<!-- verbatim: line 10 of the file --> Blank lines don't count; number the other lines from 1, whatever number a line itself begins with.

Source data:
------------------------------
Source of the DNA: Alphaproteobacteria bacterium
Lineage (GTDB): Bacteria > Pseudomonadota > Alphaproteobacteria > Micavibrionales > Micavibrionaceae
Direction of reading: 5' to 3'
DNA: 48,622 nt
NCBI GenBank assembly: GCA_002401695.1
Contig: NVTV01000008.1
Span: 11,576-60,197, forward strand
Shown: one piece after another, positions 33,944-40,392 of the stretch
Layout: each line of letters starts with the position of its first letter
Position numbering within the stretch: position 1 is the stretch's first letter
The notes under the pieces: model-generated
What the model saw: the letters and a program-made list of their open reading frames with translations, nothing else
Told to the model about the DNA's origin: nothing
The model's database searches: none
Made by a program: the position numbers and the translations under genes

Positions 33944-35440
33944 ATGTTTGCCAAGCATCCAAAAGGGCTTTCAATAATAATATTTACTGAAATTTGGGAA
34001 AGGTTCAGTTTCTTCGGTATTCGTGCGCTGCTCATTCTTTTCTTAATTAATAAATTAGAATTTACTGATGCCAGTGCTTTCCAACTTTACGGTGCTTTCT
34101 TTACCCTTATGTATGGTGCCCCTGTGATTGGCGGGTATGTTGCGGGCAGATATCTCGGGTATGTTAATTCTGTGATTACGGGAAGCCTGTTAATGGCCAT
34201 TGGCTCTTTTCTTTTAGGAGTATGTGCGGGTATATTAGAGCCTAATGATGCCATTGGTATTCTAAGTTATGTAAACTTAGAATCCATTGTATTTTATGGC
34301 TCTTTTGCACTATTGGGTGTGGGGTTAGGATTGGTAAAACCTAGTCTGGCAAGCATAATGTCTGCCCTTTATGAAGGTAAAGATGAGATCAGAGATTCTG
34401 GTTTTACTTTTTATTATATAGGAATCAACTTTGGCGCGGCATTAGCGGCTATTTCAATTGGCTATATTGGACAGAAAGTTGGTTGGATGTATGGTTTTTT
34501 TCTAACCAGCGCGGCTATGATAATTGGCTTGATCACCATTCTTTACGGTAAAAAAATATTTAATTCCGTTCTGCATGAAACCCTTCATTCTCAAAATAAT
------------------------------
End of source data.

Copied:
Position numbering within the stretch: position 1 is the stretch's first letter